Our first gig was on 12 December 2001 at The Studio in Hartlepool, and it was sold out as it had been a long time since we played. We had released the one EP earlier in the year so locally everyone knew about us, and our second gig was supporting Icelandic band Leaves at The Cornerhouse in Middlesbrough.
We’ve played over a hundred gigs and festivals with a lot of famous venues among them such as The Cavern in Liverpool, London venues The Borderline, Roadhouse, The Garage, Underworld, plus Carling Academy Liverpool, The Cluny Newcastle and a few Universities but probably our favourite venue has been The Empire in Middlesbrough.
Did you support any name bands ?
We played gigs with Doves, Echo & the Bunnymen, Longview, Bloc Party, The Boxer Rebellion, The Ordinary Boys, Maximo Park and toured extensively from 2002 to the end of 2005.
After that we mostly played in the local area. An odd little thing that demon summer were involved with is providing all of the music for the Morrissey documentary The Jewel in the Crown.
Are there any gigs that stand out ?
Playing The Empire was always fantastic. We were the opening band at Middlesbrough Music Live in 2004 and it was packed to the gills, also in 2005 when we played there during the tour for the single burn, it was a special night.
The Borderline in London was really full, and we got a great reception. Also, great memories of playing at the Tall Ships festival with Doves and Echo and the Bunnymen.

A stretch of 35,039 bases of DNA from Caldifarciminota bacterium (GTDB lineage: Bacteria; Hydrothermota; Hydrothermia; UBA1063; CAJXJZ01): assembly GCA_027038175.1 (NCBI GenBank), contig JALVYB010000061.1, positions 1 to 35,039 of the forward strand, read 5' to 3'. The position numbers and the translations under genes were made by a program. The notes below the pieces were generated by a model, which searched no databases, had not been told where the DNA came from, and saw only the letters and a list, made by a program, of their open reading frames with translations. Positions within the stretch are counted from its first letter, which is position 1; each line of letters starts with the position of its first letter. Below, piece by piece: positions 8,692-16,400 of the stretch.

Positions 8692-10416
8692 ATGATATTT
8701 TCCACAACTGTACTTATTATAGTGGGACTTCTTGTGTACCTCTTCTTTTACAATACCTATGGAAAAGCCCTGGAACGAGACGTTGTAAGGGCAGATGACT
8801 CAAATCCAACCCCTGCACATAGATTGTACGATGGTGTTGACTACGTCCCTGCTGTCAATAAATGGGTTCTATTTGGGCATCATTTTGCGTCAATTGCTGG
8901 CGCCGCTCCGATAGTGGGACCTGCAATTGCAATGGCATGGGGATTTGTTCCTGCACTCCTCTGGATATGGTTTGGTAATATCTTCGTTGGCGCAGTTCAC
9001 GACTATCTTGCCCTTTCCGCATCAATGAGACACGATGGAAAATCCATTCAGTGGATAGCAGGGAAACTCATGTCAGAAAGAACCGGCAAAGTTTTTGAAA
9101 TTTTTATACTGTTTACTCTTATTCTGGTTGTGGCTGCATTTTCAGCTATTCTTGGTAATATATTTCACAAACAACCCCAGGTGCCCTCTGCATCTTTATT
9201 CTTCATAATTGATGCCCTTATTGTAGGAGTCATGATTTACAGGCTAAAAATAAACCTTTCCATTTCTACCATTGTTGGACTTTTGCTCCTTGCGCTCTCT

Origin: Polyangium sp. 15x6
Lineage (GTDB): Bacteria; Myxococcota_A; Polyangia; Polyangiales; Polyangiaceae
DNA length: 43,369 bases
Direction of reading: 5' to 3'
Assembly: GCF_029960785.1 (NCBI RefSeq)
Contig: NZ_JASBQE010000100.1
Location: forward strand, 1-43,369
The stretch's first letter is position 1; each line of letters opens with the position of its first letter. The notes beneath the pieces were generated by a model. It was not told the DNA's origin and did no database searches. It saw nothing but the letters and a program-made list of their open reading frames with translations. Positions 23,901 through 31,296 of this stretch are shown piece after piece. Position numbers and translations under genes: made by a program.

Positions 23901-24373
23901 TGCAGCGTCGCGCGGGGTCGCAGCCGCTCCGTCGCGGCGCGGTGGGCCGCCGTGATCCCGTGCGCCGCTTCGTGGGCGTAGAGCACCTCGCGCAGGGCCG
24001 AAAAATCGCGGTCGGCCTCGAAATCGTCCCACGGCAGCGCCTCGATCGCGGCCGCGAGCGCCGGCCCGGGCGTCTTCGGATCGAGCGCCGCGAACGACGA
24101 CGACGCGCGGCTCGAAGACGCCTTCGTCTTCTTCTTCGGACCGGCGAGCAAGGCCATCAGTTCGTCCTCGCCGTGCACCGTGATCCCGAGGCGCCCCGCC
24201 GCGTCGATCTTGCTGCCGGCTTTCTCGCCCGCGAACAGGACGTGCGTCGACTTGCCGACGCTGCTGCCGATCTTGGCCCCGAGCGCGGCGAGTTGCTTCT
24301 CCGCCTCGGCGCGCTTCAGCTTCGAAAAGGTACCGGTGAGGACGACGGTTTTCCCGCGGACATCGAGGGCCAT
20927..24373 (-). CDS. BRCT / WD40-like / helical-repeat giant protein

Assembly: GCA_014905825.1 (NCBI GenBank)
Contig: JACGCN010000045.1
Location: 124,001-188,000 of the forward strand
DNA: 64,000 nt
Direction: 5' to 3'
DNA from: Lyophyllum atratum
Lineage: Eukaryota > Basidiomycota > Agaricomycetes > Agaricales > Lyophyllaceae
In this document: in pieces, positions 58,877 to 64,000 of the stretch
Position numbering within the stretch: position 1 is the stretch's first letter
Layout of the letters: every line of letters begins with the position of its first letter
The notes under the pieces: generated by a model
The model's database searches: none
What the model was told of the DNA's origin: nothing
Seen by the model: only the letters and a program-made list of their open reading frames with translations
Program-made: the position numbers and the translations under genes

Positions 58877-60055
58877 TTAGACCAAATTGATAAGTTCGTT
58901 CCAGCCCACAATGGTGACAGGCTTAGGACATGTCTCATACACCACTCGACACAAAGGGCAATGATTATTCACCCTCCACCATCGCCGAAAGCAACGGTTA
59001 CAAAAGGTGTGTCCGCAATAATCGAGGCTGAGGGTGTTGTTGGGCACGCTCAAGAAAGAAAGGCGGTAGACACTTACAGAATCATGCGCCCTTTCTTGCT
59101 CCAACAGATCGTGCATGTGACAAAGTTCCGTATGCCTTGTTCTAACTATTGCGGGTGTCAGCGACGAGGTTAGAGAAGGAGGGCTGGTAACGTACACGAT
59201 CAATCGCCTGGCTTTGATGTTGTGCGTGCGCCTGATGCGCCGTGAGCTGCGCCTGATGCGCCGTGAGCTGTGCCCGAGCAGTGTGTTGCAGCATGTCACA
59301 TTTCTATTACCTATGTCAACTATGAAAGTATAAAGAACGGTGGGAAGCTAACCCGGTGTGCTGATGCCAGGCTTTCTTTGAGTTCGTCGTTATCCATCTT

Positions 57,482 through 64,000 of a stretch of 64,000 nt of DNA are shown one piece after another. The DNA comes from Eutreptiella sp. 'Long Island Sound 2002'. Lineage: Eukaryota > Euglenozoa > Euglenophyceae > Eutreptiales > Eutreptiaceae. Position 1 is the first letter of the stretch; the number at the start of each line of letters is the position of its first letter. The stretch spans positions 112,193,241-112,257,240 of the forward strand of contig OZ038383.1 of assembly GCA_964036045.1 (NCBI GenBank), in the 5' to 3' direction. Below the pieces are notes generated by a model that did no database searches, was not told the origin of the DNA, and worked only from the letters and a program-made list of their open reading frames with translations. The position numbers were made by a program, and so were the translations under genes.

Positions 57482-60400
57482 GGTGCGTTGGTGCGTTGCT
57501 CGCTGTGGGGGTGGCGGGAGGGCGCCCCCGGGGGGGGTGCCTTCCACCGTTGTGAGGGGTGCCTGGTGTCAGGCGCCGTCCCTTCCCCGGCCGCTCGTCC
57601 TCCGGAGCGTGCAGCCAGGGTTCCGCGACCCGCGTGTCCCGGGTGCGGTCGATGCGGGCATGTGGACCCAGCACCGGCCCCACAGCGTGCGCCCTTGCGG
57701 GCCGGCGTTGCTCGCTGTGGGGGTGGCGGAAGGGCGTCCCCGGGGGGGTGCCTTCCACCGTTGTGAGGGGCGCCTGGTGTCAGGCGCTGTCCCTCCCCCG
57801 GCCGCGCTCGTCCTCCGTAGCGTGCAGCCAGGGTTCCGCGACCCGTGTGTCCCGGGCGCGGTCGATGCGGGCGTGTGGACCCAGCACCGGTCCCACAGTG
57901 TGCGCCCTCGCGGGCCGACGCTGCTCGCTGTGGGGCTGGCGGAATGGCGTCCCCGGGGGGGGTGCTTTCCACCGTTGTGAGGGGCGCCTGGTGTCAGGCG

Did you record any of your material ?
We built our own studio called PulseArt on the top floor of my house which is where the one EP, debut album Sideshow and singles empty heart and burn were all recorded between 2001 and 2004.
Between March 12th and 17th 2004 we recorded in Liverpool’s Parr Street Studio laying down four new songs, three of which – founder, mary celeste and created were released last year as the Parr Street Session.
The session was engineered and mixed by the renowned Liverpool sound engineer Michael Hunter who has worked with some of the biggest bands out there such as Supergrass, Marillion and The Charlatans.
In 2005 we recorded the follow up single to burn which was a re-imagined poppier version of empty heart along with a song called you draw the line, all recorded at Tower Street Studio in Hartlepool.
But our record company Waterside Records folded just afterwards so we never released it. We remastered the songs and released them last year as the single empty heart two.
Between 2011 and 2015 we recorded the second demon summer album in PulseArt and this will be released later in the year preceded by the first single it’s a trap.
When did the band call it a day and why ?
Technically demon summer have not disbanded. Mark and Andy wanted to return to NEEB to work on an album so we agreed to put gigging on hold and just record the album which myself and Nick would produce with a very loose ‘We’ll talk about what to do next when it’s finished’.
What are you doing now ?
We all work on various projects. Mark and Andy have alongside their band NEEB been working under the moniker ATM and also Subliminal Vineyards with Tony Waite, Mark Hand and Mark Folland. Andy Wain (keys) also works under the alias Pixelate.
Myself, Nick and Eddie have been working on a new project since 2015 which we would have played live by now but for the pandemic.
Check the demon summer back catalogue:
Link to the first interview with Paul McCarte:
Interview by Alikivi March 2021.